COVID-19 Update: What 2021 Looks Like So Far At The Leading MBA Programs

Stanford Graduate School of Business MBA students are back on campus, but with heavy restrictions and frequent testing. Stanford photo

The latest EFMD report, The Impact of the COVID-19 Crisis on Business Schools, analyzes the coronavirus pandemic’s impact on business schools’ internal and external environments. Published in collaboration with survey software Le Sphinx, the report sheds light on how business schools are responding to the crisis and how they see the future.

The report finds that pandemic has shaken the foundations of business schools’ operations and teaching, but even more importantly, that schools have re-evaluated the core of their missions, re-established relations with global and local environments, realigned their approach to key stakeholders, and redefined their business models. The survey collected responses from over 100 business schools between October-November 2020 and analysed responses according to the Business Schools Impact System model.

Four in five business schools (79%) are confident that they have managed to sustain or increase their impact during the pandemic. The only significant difference between schools is based on their location: in Europe, fewer schools believe that their impact has increased (17% instead of 30%, on average).

School Covid Update Page Latest Updates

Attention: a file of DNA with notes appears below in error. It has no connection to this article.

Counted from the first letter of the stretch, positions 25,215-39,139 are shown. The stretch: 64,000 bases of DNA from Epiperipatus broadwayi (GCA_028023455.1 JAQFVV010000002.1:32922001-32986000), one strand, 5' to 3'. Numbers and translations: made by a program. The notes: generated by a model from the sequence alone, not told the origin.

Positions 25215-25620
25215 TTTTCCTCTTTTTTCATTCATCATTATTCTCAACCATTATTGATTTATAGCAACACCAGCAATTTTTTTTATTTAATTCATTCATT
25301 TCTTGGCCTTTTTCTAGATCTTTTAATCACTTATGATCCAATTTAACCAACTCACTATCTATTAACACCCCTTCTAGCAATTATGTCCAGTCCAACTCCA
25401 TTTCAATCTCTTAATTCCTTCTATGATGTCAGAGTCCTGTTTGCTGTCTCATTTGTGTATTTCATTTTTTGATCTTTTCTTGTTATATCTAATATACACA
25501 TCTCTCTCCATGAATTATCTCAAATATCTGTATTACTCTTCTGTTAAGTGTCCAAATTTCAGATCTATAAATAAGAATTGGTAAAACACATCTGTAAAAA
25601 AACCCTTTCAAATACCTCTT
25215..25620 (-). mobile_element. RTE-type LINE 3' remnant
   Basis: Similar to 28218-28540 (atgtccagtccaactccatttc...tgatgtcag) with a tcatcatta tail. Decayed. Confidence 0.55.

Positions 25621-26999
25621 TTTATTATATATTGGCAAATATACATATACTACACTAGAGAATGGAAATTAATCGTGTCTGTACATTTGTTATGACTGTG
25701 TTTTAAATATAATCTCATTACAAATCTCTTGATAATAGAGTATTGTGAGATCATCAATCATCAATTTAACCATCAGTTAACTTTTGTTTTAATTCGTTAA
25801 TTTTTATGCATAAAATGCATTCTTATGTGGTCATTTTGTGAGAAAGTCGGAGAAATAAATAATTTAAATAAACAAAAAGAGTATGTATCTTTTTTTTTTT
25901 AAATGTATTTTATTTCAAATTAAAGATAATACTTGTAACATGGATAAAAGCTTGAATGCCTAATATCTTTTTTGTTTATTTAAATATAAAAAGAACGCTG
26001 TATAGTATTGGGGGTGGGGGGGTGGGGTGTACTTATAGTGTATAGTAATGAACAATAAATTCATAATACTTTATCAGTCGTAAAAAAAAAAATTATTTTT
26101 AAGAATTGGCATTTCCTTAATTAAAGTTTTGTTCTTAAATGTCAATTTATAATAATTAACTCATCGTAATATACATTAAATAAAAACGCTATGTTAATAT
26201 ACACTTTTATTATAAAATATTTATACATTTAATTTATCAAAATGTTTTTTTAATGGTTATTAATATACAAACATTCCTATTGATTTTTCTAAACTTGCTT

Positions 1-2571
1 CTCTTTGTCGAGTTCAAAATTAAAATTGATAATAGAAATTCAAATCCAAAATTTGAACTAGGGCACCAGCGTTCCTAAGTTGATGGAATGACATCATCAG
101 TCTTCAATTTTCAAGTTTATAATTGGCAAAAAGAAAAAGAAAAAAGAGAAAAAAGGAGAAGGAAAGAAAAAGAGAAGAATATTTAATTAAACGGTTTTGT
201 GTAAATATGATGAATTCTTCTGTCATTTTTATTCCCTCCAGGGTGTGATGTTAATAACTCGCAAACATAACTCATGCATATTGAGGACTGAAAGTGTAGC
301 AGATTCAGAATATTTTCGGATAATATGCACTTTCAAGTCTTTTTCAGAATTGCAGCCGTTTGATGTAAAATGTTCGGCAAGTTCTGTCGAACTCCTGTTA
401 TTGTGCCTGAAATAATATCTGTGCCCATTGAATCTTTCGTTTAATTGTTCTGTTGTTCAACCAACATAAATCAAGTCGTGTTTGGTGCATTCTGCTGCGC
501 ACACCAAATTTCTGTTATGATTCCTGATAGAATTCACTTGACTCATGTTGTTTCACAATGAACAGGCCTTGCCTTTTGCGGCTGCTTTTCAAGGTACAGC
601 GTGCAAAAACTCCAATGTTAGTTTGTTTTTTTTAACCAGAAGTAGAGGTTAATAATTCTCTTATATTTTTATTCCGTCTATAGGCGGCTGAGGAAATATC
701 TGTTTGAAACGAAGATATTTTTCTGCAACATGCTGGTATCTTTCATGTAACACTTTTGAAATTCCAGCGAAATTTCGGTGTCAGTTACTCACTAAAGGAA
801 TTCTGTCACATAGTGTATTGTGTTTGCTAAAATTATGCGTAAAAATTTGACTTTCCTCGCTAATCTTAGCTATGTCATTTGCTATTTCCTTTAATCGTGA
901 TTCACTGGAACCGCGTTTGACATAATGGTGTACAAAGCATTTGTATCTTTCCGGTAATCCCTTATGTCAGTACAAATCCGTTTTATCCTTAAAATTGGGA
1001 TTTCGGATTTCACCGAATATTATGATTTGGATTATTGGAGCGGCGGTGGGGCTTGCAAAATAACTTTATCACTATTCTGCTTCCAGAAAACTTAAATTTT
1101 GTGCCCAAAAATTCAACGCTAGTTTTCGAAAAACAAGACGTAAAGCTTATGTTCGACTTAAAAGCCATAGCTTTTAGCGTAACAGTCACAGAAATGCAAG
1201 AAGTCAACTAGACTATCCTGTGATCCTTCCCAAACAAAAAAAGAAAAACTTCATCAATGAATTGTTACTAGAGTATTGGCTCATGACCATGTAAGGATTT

Stanford GSB Students are on campus, course instruction is a hybrid of online and in-person
Harvard Business School Classes remain hybrid; student gatherings outdoors limited to 25, indoors to 10
Penn Wharton Alert Level 2: Heightened Awareness. At this level, Wharton “is able to conduct its various hybrid scenarios”
Chicago Booth In-class student participation on all three Illinois campuses limited to “local” residents
MIT Sloan All students registered for in-person classes are required to test twice a week, 3-4 days apart
Northwestern Kellogg Classes to be hybrid; spring class-bidding postponed to February 19
Columbia Business School CBS continues its “HyFlex” model of teaching, in which students are mixed between in-person and remote instruction
UC-Berkeley Haas Self-sequester for residential students lifted
Dartmouth Tuck 78,000 students have been tested since July 1, with 103 cases found; hybrid teaching will continue through the spring 2021 term. Dartmouth College requires those accessing campus facilities to be tested for Covid twice weekly. 
Yale SOM Hybrid: Half of students will attend a given class session in person while the other half participates remotely
Virginia Darden As of Feb. 12, UVA leadership is keeping the restriction on meetings and gatherings at six people, but may move to even more limited operations if there is a continued increase in cases
Cornell Johnson Ithaca campus “reactivation” underway
Michigan Ross Ross is continuing to offer a mix of remote, hybrid, and a few fully in-person classes to undergraduate and graduate students
Duke Fuqua Hybrid; 20 positive cases found Feb. 8-14 through about 12,000 tests of students, faculty and staff across Duke University
NYU Stern Hybrid
UCLA Anderson Remote
CMU Tepper Hybrid
USC Marshall Remote
UNC Kenan-Flagler Remote
Texas-Austin McCombs Hybrid: Campus is at Level 3: Ultra-low density, meaning buildings are open but a large number of classes are being conducted remotely
Washington Foster Phase 2: Most classes are remote
Emory Goizueta Hybrid, but all in-person classes also will be available online to accommodate vulnerable populations
Indiana Kelley Hybrid
Georgetown McDonough Most classes are remote, but some graduate courses may have in-person components
Georgia Tech Scheller Hybrid
London Business School Under national lockdown; learning is all remote
HEC Paris Remote
INSEAD Classrooms open with extensive safety measures
IESE MBA classrooms have reopened


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